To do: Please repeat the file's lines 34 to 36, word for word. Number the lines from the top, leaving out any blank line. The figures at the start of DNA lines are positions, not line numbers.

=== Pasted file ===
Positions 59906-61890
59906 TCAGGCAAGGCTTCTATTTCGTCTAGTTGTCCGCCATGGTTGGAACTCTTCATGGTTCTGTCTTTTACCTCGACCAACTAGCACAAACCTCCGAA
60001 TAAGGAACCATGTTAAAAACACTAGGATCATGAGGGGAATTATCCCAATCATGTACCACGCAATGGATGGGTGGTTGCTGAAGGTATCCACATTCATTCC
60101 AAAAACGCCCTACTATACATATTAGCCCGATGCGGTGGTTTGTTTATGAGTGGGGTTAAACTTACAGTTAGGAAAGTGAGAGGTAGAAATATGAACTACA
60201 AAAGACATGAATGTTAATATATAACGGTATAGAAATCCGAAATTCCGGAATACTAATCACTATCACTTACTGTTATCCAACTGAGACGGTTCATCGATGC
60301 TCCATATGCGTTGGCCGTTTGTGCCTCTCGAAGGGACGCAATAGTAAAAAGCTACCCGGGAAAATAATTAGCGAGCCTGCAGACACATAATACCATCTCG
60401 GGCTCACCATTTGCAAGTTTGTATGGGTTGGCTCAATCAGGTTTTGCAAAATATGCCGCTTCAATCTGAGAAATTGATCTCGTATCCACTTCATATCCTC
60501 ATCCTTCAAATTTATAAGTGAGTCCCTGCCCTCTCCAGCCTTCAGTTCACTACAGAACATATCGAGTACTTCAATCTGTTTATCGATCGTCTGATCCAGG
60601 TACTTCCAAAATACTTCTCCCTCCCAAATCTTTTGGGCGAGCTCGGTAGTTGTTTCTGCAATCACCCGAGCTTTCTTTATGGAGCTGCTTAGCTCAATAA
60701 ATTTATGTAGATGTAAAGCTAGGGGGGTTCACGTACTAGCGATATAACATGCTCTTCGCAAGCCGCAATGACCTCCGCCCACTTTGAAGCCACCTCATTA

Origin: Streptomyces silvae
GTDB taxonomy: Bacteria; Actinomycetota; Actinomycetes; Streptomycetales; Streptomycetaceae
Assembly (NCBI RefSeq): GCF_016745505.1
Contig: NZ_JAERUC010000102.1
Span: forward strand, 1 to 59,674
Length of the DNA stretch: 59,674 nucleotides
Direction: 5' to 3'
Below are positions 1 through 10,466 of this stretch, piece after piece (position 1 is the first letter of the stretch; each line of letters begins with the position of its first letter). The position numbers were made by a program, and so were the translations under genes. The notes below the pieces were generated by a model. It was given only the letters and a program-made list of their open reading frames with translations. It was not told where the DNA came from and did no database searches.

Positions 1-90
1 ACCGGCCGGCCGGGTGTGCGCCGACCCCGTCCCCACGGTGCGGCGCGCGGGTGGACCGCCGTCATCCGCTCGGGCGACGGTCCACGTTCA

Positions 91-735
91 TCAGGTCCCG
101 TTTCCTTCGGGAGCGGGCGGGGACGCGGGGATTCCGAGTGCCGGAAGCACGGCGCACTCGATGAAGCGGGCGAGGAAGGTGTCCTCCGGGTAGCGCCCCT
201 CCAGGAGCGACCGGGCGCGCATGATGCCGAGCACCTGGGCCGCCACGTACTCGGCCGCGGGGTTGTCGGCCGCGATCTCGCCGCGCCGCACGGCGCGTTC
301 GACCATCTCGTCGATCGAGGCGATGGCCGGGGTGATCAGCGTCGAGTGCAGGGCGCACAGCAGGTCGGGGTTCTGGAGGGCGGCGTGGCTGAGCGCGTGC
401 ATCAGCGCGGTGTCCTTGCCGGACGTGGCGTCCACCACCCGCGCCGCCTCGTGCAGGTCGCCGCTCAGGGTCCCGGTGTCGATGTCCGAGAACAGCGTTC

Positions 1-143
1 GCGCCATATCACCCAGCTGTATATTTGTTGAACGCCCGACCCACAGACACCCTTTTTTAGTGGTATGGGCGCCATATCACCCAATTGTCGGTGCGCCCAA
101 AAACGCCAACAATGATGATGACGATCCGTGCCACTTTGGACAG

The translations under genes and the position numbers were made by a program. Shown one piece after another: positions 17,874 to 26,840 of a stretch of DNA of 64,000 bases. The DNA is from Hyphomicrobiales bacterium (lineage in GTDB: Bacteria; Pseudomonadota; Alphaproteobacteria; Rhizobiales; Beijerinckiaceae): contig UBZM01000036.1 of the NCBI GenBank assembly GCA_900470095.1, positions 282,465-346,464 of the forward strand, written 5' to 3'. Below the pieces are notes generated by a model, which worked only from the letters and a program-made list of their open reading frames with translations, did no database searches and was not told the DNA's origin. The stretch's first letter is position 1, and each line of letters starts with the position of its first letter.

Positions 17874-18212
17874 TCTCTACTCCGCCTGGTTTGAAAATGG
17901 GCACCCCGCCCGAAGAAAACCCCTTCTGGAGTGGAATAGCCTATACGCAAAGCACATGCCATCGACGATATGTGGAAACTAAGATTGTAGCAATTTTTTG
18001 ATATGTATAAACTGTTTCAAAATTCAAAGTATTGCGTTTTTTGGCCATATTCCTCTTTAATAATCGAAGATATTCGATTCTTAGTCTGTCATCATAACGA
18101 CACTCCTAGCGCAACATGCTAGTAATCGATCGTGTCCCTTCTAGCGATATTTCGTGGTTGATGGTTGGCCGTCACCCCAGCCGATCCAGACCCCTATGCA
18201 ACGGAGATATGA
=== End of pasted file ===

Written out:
18001 ATATGTATAAACTGTTTCAAAATTCAAAGTATTGCGTTTTTTGGCCATATTCCTCTTTAATAATCGAAGATATTCGATTCTTAGTCTGTCATCATAACGA
18101 CACTCCTAGCGCAACATGCTAGTAATCGATCGTGTCCCTTCTAGCGATATTTCGTGGTTGATGGTTGGCCGTCACCCCAGCCGATCCAGACCCCTATGCA
18201 ACGGAGATATGA